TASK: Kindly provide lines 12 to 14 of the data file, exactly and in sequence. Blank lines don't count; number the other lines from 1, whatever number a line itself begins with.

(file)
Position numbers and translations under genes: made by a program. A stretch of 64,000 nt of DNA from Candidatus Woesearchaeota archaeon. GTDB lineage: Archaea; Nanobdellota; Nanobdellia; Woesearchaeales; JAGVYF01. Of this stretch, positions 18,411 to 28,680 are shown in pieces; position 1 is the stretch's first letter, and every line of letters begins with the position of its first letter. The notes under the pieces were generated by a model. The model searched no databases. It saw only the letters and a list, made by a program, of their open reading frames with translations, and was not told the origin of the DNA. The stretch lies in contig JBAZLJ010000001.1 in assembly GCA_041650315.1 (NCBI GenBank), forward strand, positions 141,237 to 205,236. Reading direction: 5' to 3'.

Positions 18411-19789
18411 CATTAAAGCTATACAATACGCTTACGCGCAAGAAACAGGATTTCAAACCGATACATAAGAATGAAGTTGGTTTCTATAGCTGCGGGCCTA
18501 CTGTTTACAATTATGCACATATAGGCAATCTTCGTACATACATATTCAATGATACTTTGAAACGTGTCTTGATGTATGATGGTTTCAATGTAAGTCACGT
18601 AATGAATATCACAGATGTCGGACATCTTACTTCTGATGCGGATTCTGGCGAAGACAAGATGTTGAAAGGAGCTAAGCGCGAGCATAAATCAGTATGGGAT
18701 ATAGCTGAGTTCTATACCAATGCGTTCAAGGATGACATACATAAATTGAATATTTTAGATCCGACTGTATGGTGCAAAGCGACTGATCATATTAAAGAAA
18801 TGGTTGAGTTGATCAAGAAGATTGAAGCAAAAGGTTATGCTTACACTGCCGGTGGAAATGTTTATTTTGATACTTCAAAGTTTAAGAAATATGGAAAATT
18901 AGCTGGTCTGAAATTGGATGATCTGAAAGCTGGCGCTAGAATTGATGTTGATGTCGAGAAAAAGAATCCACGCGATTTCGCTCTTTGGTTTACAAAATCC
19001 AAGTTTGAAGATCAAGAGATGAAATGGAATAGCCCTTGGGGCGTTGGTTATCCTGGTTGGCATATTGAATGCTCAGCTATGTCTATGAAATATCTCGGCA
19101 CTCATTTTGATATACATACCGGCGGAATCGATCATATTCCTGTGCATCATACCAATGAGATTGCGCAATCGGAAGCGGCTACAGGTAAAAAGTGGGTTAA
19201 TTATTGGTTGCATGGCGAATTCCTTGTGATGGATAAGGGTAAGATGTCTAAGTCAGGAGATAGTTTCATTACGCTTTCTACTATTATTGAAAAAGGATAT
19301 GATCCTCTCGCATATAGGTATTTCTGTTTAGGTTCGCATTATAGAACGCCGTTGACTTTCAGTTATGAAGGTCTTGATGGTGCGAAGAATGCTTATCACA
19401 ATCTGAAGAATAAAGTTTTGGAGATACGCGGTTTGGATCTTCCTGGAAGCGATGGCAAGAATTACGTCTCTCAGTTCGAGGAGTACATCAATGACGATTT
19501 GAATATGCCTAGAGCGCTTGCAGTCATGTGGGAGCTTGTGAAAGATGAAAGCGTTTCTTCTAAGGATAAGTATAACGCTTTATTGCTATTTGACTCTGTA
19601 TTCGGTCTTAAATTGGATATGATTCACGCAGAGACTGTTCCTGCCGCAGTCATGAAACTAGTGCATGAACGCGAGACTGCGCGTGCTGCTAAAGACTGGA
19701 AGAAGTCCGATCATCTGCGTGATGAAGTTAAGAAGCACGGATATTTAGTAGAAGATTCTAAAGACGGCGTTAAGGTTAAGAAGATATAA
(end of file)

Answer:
19301 GATCCTCTCGCATATAGGTATTTCTGTTTAGGTTCGCATTATAGAACGCCGTTGACTTTCAGTTATGAAGGTCTTGATGGTGCGAAGAATGCTTATCACA
19401 ATCTGAAGAATAAAGTTTTGGAGATACGCGGTTTGGATCTTCCTGGAAGCGATGGCAAGAATTACGTCTCTCAGTTCGAGGAGTACATCAATGACGATTT
19501 GAATATGCCTAGAGCGCTTGCAGTCATGTGGGAGCTTGTGAAAGATGAAAGCGTTTCTTCTAAGGATAAGTATAACGCTTTATTGCTATTTGACTCTGTA